Before we moved last weekend, I thought that I had the art of finding happiness in a new place down to a science, which involved one thing:
Getting involved + right now = happiness
Going away to college followed by moving to Washington, D.C., were two of the biggest turning points in my life before our recent move from Arlington, Va., to Augusta, Ga. In order to prepare for this move, I found myself referencing how I handled both of those life changes, which started out as rough and turned out to be very successful, and thinking about how to apply them to this move. When I went away to college, I joined the campus newspaper right away, got a job at the library, and not only found the fitness center but also used it (!). When I moved to Washington, D.C., to start my career, I joined a gym and a kickball team.
I’m quickly learning that the process of not only preparing to move but building a life in a new place becomes more complicated the older we get. It must be because we put our roots down a little deeper as we acquire more things and more people in our lives. My lovely mother-in-law warned me last week that this is the last time that Nate’s and my life will fit in a few box trucks.
This is why I’m sharing not just one but 8 tips for kicking homesickness.
1. One word: unpack.
Bring some order to your living space, and make it look and feel like yours. You’ll see, in step five, why this should happen early on.
My home office is oddly my favorite space so far.
2. Stop calling your old home “home.”
I’m all about speaking things into existence. Here’s something that I’m going to speak into existence right now: Next time I move, the number of tips for getting settled in a new place won’t increase eightfold.
3. Get dressed, and go out in public where people are.
I’m really working hard to embrace the simplicity that is living in this region of the country and this city. However, y’all can’t deny the positive effects of putting on some makeup and real clothing.
4. Think of three of your favorite things from your old location. Find or create them in your new location.
Before I found enjoyment in running, I used to love my evening strolls in Arlington, Va. Nate and I strolled the Augusta Riverwalk at the end of our first full day here, last Sunday. I also met up with a running group Monday evening and jogged here. It’s no Mount Vernon Trail, but it’ll certainly do!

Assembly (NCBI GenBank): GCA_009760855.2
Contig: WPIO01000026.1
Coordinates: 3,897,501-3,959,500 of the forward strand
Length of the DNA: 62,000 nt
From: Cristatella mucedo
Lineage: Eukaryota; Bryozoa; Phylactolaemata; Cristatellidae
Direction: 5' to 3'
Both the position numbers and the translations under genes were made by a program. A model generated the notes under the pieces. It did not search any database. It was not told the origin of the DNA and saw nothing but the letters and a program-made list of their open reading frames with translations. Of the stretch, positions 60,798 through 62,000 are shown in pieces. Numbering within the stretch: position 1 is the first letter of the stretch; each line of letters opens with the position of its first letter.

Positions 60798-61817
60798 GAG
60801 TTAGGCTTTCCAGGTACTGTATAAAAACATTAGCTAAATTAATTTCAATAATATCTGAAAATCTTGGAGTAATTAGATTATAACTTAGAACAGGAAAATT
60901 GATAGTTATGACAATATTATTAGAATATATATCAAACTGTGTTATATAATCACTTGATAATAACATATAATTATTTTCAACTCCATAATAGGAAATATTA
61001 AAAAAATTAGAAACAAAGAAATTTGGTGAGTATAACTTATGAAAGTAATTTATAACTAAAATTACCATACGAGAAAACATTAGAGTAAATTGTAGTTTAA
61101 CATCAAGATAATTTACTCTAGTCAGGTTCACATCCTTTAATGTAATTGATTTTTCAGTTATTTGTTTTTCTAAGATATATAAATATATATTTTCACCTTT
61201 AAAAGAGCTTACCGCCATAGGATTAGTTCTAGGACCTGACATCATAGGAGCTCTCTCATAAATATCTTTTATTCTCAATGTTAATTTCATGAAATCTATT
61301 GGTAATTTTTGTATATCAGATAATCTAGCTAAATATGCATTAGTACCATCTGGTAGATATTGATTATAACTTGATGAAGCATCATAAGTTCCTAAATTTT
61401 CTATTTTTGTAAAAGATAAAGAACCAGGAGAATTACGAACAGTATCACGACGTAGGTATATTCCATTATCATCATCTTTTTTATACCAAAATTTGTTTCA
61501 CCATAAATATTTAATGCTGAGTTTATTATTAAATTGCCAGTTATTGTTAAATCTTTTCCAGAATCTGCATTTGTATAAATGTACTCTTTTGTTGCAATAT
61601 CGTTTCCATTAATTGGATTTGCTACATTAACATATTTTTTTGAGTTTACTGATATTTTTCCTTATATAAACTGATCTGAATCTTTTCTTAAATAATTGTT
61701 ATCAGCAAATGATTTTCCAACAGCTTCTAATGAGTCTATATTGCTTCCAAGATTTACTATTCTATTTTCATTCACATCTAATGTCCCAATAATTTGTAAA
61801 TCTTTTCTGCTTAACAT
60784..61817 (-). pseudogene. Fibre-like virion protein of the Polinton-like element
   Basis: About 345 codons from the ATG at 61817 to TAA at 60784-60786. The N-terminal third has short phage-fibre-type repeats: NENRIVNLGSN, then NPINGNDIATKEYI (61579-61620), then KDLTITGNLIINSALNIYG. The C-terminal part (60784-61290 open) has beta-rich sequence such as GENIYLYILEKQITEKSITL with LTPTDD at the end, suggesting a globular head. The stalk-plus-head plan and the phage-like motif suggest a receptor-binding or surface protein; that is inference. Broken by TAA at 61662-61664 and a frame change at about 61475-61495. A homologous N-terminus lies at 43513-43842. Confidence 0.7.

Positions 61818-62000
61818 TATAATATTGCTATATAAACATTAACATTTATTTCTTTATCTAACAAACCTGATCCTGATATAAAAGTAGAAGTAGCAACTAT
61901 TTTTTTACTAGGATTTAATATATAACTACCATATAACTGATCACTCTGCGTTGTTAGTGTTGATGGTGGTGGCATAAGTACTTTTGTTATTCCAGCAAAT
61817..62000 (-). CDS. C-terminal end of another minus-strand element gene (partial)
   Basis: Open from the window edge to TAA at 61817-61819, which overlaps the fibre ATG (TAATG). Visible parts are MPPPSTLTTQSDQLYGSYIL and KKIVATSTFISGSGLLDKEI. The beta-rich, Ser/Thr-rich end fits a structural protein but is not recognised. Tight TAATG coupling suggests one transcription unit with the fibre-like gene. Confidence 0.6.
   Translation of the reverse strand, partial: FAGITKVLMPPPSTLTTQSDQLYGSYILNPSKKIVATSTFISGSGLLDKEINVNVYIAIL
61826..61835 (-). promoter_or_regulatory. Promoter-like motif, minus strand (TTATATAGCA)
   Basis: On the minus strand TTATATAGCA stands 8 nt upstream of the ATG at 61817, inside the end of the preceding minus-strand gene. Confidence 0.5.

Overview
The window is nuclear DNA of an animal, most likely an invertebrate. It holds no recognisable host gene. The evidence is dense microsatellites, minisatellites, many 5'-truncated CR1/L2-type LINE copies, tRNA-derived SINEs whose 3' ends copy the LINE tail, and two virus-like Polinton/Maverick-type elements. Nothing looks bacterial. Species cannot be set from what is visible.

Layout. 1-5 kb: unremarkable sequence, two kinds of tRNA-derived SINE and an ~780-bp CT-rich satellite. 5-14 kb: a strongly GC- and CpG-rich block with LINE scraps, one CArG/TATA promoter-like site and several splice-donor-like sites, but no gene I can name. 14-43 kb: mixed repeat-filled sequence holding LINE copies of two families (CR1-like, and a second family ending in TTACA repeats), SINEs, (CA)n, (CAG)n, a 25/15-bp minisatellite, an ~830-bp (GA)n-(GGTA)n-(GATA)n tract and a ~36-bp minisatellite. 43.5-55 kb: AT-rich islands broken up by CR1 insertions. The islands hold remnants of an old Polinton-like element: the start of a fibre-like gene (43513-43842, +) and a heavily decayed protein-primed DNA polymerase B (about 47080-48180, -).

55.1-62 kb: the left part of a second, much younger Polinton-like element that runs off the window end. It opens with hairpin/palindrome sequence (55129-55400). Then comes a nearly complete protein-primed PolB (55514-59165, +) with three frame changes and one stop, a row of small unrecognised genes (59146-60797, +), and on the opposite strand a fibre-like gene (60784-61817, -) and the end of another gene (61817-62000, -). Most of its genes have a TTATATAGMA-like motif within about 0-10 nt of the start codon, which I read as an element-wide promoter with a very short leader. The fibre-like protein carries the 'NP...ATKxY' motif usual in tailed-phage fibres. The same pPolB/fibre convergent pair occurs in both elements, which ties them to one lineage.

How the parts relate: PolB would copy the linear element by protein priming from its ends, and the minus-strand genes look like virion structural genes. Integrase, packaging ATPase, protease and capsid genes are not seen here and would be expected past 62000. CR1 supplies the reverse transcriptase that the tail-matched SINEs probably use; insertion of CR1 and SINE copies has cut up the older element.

- Gym with Les Mills and/or barre classes – check
- Nail salon that does gel manicures – check
- Friends – in progress
Alternatively, think of what you weren’t able to have at your old location that you’ve always wanted. For us, it was a grill for making quick, easy, healthy dinners – check.
5. Take care of yourself. Eat well and exercise. There are proven positive effects of healthy eating on mental health (source: me over the past two years). If you’re like me and like your at-home exercise routines like the 21 Day Fix, you can now use all of that space to exercise instead of tripping over the Aggro Crag that is the pile of boxes in your living room.
6. Let people help you. Instead of pushing people away, draw them in.
I know that I need Nate in different ways from how I needed him when we lived in Arlington, Va. Not only is he:
- A mastermind at understanding how everything under the sun works, including being able to tell me from hundreds of miles away what button I pressed on the new remote control that turned off the cable box;
- An expert bug killer; and
- A budding mower of the lawn (and so many other things).
But he’s also a pair of open arms to embrace me when a palmetto bug (a.k.a. cockroach) scurries right past me across the garage floor.
7. Visualize what your future could look like in your new location. Dream big in regard to “what,” but be realistic in regard to “when.”
I may not live in the center of cause-related work anymore, but I still want to change the world. And I will, but it won’t happen overnight.
Short term (now/within the next month): I want to continue to help people to meet their health and fitness goals.
Intermediate (six months): I want to have a few acquaintances.
Long term (a year or more): I want to build a strong network of friends, buy a house in Evans, Ga., just north of Augusta within the next year or two and raise kids there.
8. Look for the good in things.
There are green trees and green grass and even better green curry (with chicken, mild).
In other news, I got a good mani-pedi Wednesday performed by a woman who has the same name my nail technician in Arlington – not at “home” but in Arlington.
I’d love to hear your strategy for kicking homesickness.